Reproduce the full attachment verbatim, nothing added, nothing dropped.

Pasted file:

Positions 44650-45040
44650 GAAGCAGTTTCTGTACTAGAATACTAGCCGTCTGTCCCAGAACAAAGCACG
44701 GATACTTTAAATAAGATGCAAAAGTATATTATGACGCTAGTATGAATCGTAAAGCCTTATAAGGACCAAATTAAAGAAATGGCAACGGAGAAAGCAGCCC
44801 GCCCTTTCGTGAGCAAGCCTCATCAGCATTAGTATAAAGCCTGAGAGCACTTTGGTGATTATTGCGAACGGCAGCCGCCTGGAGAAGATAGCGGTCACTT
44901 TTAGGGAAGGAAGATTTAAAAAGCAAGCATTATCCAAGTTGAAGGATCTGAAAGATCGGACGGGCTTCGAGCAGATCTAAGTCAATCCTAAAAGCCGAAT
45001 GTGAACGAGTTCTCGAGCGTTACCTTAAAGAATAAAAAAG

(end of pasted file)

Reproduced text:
Positions 44650-45040
44650 GAAGCAGTTTCTGTACTAGAATACTAGCCGTCTGTCCCAGAACAAAGCACG
44701 GATACTTTAAATAAGATGCAAAAGTATATTATGACGCTAGTATGAATCGTAAAGCCTTATAAGGACCAAATTAAAGAAATGGCAACGGAGAAAGCAGCCC
44801 GCCCTTTCGTGAGCAAGCCTCATCAGCATTAGTATAAAGCCTGAGAGCACTTTGGTGATTATTGCGAACGGCAGCCGCCTGGAGAAGATAGCGGTCACTT
44901 TTAGGGAAGGAAGATTTAAAAAGCAAGCATTATCCAAGTTGAAGGATCTGAAAGATCGGACGGGCTTCGAGCAGATCTAAGTCAATCCTAAAAGCCGAAT
45001 GTGAACGAGTTCTCGAGCGTTACCTTAAAGAATAAAAAAG